The Black College Sports & Education Foundation

HBCUs "Who's Who" Famous Alumnus

Stacy Abrams
Politician, lawyer, voting rights activist, and author who served in the Georgia House of Representatives.  Yale Law School alumna.

Rosalyn Brewer
CEO, Walgreens Boots Alliance, group president and COO of Starbucks, and CEO of Sam’s Club. Spelman College alumna.

Oprah Winfrey
Talk show host, television producer, actress, author, media proprietor and philantropist. Tennessee State University alumna.

Kamala Harris
Politician, attorney and 49th and current vice president of the United States. Howard University alumna

A Bit of History

For over 150 years, The privilege to serve in Black colleges, and share in the triumphs in academics and sports showed in the passion and dedication of those who served. 
In that span of time, some of the world’s most highly successful people have stepped upon the world’s stages from these schools, including civil rights and Nobel Prize winner Dr. Martin Luther King, (Morehouse), educator Mary McLeod Bethune (Bethune Cookman),

television magnate Oprah Winfrey (Tennessee State), the National Football League all-time greatest wide receiver (NFL Hall of Fame) Jerry Rice (Miss Valley State), movie filmmaker Skip Lee (Morehouse), ex-Microsoft president Michael Thompson (Florida A&M), Rosalyn Brewer (Spelman), president and CEO of Sam’s Club; Michael Strahan (Texas Southern), co-host, ABC’s Morning Show and NFL Hall of Fame.

Mary McLeod Bethune

Here is a sampling of “Who’s Who” HBCU successful alumni who dot the landscape in contemporary American society.


Natalie White-FAMU

Natalie White
Senior Vice President
of the Los Angeles Sparks.
Florida A&M alumna

Michael Strahan
TV personality, journalist,
and NFL Pro Football Hall of Fame. Texas Southern Alum.

Jerry Rice
Pro Football Hall of Fame
all-time record holder wide 
reciever. Mississippi Valley alumna.

Samuel L. Jackson
Actor and producer.
Morehouse alumnus

Solid contributors to the corporate world and sports and entertainment begins with some well-known figures. Oprah Winfrey became one of television’s iconic talk show host and a billionaire  philanthropist. Michael Strahan and Jerry Rice are record-setting NFL Hall of Famers. Rosalyn Brewer is COO of Starbucks and the former President and CEO of Sam’s Club, a division of Wal-Mart Stores Inc.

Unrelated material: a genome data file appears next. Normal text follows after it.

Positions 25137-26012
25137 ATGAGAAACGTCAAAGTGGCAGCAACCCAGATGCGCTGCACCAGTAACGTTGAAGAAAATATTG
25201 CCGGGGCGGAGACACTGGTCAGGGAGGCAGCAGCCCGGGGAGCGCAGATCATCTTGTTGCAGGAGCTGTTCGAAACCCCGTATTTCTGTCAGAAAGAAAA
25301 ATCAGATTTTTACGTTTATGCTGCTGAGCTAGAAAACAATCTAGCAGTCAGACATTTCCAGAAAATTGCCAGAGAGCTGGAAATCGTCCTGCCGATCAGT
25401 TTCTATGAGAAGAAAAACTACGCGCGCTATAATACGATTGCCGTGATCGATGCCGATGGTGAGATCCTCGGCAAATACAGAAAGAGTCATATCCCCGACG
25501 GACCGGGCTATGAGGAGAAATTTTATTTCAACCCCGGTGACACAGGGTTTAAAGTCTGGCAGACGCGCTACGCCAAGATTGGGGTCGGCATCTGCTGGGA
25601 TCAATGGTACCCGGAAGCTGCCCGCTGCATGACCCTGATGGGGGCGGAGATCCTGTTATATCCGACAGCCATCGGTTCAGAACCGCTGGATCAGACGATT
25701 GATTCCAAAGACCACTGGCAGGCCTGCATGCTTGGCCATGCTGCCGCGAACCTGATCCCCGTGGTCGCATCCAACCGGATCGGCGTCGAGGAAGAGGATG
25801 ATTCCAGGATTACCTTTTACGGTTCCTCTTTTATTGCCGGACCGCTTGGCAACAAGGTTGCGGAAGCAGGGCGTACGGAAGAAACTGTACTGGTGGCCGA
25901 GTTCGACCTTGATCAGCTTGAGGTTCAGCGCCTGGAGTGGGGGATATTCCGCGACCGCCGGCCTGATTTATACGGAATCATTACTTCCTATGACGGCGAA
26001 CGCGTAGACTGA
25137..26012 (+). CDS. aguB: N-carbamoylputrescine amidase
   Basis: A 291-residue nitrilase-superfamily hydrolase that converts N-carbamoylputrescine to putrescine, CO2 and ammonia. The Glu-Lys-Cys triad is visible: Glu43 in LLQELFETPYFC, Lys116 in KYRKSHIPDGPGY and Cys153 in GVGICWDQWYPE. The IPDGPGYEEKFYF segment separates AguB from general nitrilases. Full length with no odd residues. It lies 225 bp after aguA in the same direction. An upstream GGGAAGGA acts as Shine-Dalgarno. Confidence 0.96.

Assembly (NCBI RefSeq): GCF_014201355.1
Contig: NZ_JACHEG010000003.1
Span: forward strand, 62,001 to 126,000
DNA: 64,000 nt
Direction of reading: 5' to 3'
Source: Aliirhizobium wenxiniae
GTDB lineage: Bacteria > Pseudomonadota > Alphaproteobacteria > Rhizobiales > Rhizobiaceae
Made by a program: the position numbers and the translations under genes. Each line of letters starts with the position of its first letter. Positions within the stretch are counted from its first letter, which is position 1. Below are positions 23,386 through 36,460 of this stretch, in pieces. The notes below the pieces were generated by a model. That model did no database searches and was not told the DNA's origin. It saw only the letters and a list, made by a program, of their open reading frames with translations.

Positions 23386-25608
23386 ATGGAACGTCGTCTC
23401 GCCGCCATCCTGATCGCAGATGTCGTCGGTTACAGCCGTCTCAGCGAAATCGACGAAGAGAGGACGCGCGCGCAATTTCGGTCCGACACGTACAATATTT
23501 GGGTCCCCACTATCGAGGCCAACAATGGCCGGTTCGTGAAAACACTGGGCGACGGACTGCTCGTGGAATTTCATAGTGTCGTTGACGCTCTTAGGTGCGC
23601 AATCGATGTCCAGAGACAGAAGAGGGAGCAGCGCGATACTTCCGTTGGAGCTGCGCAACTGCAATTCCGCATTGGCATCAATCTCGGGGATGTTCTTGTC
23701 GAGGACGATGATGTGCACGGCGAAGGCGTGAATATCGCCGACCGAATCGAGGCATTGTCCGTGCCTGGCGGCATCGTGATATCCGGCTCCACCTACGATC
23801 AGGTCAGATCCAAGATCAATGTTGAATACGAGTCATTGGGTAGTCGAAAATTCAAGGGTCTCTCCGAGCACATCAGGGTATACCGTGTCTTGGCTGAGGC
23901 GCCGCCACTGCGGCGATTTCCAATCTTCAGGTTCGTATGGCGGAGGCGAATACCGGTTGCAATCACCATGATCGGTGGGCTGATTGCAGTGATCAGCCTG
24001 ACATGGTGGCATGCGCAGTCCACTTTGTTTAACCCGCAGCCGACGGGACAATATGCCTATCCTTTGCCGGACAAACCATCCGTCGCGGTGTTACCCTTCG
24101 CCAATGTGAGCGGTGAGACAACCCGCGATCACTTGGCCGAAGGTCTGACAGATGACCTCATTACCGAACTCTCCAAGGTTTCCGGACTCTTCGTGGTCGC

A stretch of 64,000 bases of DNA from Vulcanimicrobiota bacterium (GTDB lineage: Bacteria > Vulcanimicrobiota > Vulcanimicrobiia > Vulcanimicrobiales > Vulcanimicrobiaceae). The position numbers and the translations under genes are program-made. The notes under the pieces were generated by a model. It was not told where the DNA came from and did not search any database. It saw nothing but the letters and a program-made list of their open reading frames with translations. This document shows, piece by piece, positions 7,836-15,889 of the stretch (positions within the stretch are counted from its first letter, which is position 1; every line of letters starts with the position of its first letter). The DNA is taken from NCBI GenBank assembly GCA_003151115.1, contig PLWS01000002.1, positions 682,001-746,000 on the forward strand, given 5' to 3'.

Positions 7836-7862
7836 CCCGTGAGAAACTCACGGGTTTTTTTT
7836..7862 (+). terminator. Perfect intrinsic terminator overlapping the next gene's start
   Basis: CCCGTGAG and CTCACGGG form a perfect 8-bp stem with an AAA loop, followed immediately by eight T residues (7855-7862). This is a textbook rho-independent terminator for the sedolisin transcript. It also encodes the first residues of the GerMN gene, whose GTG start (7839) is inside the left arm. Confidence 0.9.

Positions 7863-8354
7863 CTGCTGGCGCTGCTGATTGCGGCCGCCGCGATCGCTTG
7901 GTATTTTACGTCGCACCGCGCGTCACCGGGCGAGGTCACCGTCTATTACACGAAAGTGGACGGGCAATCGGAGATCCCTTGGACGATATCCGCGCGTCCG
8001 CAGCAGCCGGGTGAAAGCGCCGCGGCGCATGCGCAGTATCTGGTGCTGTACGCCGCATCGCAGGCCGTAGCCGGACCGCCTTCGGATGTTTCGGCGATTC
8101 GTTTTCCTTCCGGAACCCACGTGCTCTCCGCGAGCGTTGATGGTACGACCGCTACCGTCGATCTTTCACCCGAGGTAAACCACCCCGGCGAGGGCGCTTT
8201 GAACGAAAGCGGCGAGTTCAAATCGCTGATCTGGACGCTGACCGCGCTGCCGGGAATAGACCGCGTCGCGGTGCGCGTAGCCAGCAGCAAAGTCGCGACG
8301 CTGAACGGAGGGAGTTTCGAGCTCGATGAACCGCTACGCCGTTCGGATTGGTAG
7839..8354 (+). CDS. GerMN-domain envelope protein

The Foundations

Booker T. Washington
Educator, author, orator, and adviser to several presidents of the United States. Hampton Institute alumna.

George Washington Carver
 Agricultural scientist,  inventor and a professor at Tuskegee Institute. Iowa State alumna

Thurgood Marshall
Civil rights lawyer and Supreme Court  justice. 
Lincoln University, PA, Howard Law School alumna.

Martin L. King
Baptist minister, prominent
civil rights leader and
Nobel Prize recipient. Morehouse alumna

Booker T. Washington rose from slavery to become one of the early top educators and founded Tuskegee Institute. George Washington Carver created a whole array of industries based on the simple peanut. Thurgood Marshall (Lincoln University, PA/Howard University School of Law) became the first black Justice on the Supreme Court in 1967 after being a major figure in the National Association for the Advancement of Colored People and the Civil Rights Movement. Then, there was Dr. Martin Luther King, Jr., a Morehouse College grad who became the symbol of the movement and a world renowned leader in civil rights.

Sports Icons

The long list of great coaches, players, administrators, presidents and supporters who spent a lifetime of dedicated service to the development and growth of black colleges (HBCUs) continues. For more, see Black College Sports History & Legends

Eddie G. Robinson, Sr.

Alonza “Jake” Gaither

Clarence Gaines, Sr.

George “Pup” Williams

John B. McLendon, Jr.

The legendary Eddie Robinson led Grambling State University from Louisiana to national prominence and became the all-time winning-est college football coach in history.
Alonza “Jake” Gaither was a dynamic leader and mentor at Florida A&M University where he produced a football dynasty. Clarence “Bighouse” Gaines led a fabulous Wintson-Salem State  Rams to the 1967 NCAA Div. II Championship – the first for a HBCU. Today, George “Pup” Williams has won 37 national track and field championships at St. Augustine’s College – a monumental accomplishment considering the size of the school.  

There’s not enough time to lament about the great John B. McLendon, Jr. who was part of the Black Coaches Steering Committee which led the crusade to open up the national college basketball platform so that Black colleges who were raring to show the world they could compete. Along the way, he led the Tennessee State Tigers to the first back to back to back (1957,’58,’59) national championships in NAIA history. Oher greats like Ed Temple, Tennessee State, Dr. Leroy T. Walker, NC Central, Barbara Jacket, Prairie A&M, and Victor Thomas, Lincoln University of Missouri, led their track and field program to national championships.

About Us

Black College Sports & Education Foundation
– the gateway to unlimited access to Historically Black Colleges and Universities.
We offer a  free Comprehensive Preparatory Assistance Program .

Our Mission

· Provide a seamless transition for prospective 
  students and athletes who wish to attend an   HBCU or other institutions. 
· Support the preservation of HBCUs through   promotion and recruitment.

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